Sons and Lovers


D. H. Lawrence

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Themes and Colors
Family, Psychology, and the Oedipus Complex Theme Icon
Christianity, Propriety, and Physicality Theme Icon
Women’s Work and Women’s Rights Theme Icon
 Death, Grief, and Self-Destruction  Theme Icon
 Nature and Industrialism Theme Icon
LitCharts assigns a color and icon to each theme in Sons and Lovers, which you can use to track the themes throughout the work.

Family, Psychology, and the Oedipus Complex

D. H. Lawrence’s novel Sons and Lovers examines the emotional dynamics of the Morel family and charts the gradual decline of the middle son, Paul Morel, as he navigates tensions between his romantic life and his family life. Many of the conflicts in Sons and Lovers are driven by underlying psychological forces, which even the characters themselves do not understand. This makes it difficult for them to respond in ways that help, rather than…

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Christianity, Propriety, and Physicality

Christianity was an important aspect of life in Britain in the early 1900s, when Sons and Lovers is set, and Lawrence uses frequent references to Biblical stories to underpin much of the action of the novel. However, when paired with social notions of propriety (which were standard in this period in Britain and which encouraged celibacy outside of marriage), Christian beliefs disrupt the lives of the characters by discouraging them from exploring their physical urges…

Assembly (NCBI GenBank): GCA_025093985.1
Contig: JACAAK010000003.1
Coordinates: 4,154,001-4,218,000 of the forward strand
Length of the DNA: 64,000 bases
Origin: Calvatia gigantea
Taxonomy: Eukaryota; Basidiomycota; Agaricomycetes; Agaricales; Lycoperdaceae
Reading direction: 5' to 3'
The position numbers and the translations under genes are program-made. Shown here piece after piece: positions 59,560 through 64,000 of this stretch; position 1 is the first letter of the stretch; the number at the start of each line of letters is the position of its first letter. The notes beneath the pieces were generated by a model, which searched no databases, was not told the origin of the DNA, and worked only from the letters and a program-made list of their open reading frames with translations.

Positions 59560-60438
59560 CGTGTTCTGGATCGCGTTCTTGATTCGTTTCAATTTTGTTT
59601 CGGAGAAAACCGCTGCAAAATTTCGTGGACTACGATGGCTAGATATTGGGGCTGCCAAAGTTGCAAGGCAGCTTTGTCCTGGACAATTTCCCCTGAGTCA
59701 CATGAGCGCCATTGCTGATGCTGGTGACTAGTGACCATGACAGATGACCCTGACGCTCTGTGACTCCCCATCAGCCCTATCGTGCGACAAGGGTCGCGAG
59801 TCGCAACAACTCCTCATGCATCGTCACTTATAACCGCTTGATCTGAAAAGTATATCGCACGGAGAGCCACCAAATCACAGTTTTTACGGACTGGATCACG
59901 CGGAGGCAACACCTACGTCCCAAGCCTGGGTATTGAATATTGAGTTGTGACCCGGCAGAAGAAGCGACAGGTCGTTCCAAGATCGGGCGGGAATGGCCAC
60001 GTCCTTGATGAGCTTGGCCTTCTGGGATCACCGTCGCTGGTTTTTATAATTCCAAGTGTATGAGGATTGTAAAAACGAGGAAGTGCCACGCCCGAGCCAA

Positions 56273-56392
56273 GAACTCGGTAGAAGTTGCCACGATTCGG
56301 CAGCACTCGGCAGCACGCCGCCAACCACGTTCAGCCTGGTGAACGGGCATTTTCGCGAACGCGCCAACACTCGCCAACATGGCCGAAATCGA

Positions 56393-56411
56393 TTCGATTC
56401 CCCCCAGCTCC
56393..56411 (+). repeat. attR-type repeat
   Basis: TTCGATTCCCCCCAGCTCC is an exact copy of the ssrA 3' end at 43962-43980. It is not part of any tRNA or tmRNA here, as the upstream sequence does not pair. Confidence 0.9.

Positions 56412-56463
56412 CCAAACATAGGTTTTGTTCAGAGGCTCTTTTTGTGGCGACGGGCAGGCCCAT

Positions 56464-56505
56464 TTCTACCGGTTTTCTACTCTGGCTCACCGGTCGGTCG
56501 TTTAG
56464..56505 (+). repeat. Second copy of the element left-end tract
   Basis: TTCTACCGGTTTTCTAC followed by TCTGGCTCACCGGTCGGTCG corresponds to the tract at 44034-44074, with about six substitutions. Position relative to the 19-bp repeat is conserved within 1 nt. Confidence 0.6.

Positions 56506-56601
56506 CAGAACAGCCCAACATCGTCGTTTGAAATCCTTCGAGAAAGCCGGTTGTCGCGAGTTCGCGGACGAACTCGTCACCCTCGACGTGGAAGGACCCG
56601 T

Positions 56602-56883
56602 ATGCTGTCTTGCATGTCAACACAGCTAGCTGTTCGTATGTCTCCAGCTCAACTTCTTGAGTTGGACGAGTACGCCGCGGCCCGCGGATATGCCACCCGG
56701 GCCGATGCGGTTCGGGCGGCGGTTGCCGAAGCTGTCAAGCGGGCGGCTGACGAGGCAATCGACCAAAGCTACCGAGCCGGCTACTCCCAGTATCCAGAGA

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Women’s Work and Women’s Rights

Throughout the novel, Paul’s attitude towards women is defined by his love for his mother, Mrs. Morel, which leads him to compare his female lovers with her. Since Paul’s love for his mother is rooted in idealism and not in reality, the other women in his life, Clara and Miriam, cannot compare with Paul’s romantic idea of how women should be, and they find themselves cast aside by Paul as they fail…

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 Death, Grief, and Self-Destruction

Life and death are closely interlinked throughout Sons and Lovers, and grief has a palpable and lasting impact on the lives of the characters. Sons and Lovers was concluded in the aftermath of the death of Lawrence’s own mother, and his experiences with grief shape the events of the novel. Death is portrayed as an ever-present force in the novel, something which is both terrifying and, at times, terribly seductive. Throughout the novel, Lawrence…

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 Nature and Industrialism

Lawrence uses nature and the natural world to represent the inner lives of the characters throughout Sons and Lovers, suggesting that human beings are not separate from the natural world but rather extensions of it. Lawrence indicates that the closer and more harmonious the relationship between humans and the natural world, the happier and more fulfilling human lives will be. The further the characters travel from the natural world, the more unstable and unhappy…

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